Unfortunately, teams appear to have had a change of heart when it comes to those distributions.

The Concorde Agreement would have given each team $20 million to offset losses over the course of a few years, but now, that initial fee comes at the cost of teams losing around 10 percent of earnings. The Concorde Agreement was agreed upon before Formula One saw profits rise exponentially–which were in part to the success of Netflix’s Drive to Survive series. By the time global COVID-19 lockdowns were instituted, there were already two seasons and 20 episodes of DTS available on Netflix, which drew millions of new fans and profits to the sport that few (if any) had anticipated. Because of the “Netflix Effect,” F1 teams now think that entry fee should be more in the range of $500-600 million, which is on par with most major professional sports leagues.

Andretti-Cadillac would like to enter Formula One in 2024, but with the Concorde Agreement set to renew in 2026, don’t be surprised if teams make them wait simply to raise the entry fee. Remember that the cost cap combined with new global marketing opportunities means a significant increase in profits for FOM and current teams, so if FOM sides with the 10 current teams it would align with what we’ve read in the media lately.

In September 2022, Domenicali told Sky Sports, “As always, you need to be balanced. You need to see all the things that are around the table. Having more drivers, at the end of the day there is a limit at which you can go.” Domenicali continued, “I think that in respect, there is the evaluation of the sustainability of the team, the evaluation of not being too crowded with that. So I would say in terms of priority, it is not really a need for F1 today.”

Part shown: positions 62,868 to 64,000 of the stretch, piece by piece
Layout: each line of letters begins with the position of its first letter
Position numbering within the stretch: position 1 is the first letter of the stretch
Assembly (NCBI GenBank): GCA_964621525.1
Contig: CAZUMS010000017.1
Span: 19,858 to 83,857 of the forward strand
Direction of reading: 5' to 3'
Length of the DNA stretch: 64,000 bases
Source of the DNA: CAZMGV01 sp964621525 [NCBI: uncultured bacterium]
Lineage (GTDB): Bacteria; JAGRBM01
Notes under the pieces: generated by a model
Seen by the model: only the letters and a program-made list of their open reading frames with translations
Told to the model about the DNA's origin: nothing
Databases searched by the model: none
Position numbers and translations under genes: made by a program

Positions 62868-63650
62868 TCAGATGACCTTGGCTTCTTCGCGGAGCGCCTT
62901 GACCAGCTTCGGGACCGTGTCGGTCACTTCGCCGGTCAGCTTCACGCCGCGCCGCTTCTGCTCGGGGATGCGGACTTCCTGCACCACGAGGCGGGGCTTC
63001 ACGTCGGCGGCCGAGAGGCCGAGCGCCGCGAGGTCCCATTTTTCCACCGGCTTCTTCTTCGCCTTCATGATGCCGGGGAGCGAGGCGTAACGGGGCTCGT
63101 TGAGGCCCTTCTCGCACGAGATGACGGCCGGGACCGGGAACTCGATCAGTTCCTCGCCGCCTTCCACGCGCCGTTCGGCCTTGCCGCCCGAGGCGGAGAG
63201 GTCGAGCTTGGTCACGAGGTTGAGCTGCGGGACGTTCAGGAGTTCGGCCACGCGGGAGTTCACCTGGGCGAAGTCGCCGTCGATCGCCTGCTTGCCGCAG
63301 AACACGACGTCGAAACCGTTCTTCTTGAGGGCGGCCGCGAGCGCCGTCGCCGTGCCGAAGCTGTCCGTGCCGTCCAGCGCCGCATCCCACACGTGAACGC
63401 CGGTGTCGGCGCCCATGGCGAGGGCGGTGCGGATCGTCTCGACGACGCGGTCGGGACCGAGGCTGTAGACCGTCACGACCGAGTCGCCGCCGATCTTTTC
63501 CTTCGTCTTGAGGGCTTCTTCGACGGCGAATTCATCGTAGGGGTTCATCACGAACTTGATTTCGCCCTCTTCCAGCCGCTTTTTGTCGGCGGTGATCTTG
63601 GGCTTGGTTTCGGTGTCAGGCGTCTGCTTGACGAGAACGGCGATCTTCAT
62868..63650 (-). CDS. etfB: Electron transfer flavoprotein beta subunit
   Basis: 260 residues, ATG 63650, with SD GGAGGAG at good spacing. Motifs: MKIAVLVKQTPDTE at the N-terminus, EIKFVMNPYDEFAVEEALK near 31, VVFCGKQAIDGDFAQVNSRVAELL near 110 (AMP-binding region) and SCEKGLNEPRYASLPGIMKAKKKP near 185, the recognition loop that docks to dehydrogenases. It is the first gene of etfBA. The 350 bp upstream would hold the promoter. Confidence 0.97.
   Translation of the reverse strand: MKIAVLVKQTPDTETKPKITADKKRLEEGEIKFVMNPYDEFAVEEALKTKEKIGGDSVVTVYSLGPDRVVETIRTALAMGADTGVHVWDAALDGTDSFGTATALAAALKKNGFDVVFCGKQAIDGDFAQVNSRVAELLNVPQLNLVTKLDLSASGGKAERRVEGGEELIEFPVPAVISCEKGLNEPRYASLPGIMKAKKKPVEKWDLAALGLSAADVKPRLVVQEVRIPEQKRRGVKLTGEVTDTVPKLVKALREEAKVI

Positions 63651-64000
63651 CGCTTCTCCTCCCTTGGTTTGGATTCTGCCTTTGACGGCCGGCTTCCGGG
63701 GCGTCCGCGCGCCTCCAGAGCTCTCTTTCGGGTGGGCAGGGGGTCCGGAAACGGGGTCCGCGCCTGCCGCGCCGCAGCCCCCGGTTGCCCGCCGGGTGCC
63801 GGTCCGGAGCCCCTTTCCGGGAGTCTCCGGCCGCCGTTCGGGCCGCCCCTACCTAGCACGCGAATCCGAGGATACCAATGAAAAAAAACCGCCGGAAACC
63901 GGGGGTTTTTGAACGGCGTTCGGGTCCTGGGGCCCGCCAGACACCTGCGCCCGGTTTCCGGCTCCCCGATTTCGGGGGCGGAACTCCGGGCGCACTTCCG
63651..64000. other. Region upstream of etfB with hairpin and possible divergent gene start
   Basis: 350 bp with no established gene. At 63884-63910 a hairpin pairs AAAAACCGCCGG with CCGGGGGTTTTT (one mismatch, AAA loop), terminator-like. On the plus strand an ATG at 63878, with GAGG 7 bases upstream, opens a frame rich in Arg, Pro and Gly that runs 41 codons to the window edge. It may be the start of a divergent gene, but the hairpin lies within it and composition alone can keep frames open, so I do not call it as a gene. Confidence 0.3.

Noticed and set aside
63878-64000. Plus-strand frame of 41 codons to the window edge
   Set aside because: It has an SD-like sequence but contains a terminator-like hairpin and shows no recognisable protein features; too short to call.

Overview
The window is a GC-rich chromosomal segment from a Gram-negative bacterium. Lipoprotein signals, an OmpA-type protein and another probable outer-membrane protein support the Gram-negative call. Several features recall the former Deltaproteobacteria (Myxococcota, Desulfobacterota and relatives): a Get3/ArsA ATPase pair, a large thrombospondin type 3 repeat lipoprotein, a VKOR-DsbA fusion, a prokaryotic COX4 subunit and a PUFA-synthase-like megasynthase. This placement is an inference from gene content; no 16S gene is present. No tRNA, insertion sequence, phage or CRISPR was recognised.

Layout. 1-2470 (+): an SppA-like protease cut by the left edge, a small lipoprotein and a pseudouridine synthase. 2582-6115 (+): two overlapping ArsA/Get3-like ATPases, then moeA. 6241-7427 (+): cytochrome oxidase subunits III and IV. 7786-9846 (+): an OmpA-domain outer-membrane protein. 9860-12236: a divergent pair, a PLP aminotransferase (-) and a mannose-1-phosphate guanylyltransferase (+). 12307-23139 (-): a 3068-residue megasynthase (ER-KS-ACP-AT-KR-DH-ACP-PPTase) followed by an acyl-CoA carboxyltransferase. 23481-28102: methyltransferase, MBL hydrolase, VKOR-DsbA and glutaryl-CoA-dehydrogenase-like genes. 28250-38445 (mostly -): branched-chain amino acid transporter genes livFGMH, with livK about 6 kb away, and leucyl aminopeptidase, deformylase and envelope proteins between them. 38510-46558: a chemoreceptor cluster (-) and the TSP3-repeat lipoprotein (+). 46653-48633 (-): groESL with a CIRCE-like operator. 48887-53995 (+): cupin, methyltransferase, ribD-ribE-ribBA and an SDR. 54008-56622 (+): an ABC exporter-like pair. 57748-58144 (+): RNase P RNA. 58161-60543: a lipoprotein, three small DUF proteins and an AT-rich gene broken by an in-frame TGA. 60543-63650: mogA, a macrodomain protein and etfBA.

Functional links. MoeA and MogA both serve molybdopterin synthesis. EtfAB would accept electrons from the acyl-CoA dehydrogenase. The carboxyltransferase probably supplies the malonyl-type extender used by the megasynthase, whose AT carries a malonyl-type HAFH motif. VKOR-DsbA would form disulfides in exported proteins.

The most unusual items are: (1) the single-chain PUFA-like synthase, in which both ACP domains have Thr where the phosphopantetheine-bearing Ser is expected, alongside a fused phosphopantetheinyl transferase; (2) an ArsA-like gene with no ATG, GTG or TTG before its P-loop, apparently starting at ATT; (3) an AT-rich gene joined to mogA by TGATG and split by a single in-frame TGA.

When it comes to the “limits,” the last time F1 had eleven teams on the grid was 2016.

Domenicali makes several points against and for expansion in those statements. On one hand, if you add an eleventh team you have to add a twelfth team to “balance” the grid. On the other hand, expansion teams have to be sustainable. With Andretti-Cadillac being two names and brands that are synonymous with sustainability, the partnership makes sense and should satisfy Domenicali’s concern in that regard. I think for this to work, however, a twelfth team which is just as iconic and logical is the only way to balance the grid. Until that happens, I don’t think expansion will be a priority. And with teams eying a new Concorde Agreement in 2026–which could put significantly more money in their pockets–Domenicali has to work in the best interest of the existing teams, regardless of who supports expansion.

As of now, FIA President Mohammed Ben Sulayem and McLaren boss Zak Brown are the only influential people within the sport who support that. McLaren has had previous partnerships with Andretti so this shouldn’t come as a surprise, but without support from the Holy Trinity (Ferrari, Red Bull, and Mercedes), it’s unlikely any of the other teams budge or voice their support for the addition.

With several team principals expressing that Andretti-Cadillac addition offers “no value” to F1, and with Andretti’s options to buy into a team limited at the moment, in my opinion, it’s unlikely they’ll receive approval from F1 or the FIA for entry in 2024. I do, however, believe that when you consider the “value” interpretation, a 2026 entry as an expansion team looks like the more promising route to the grid.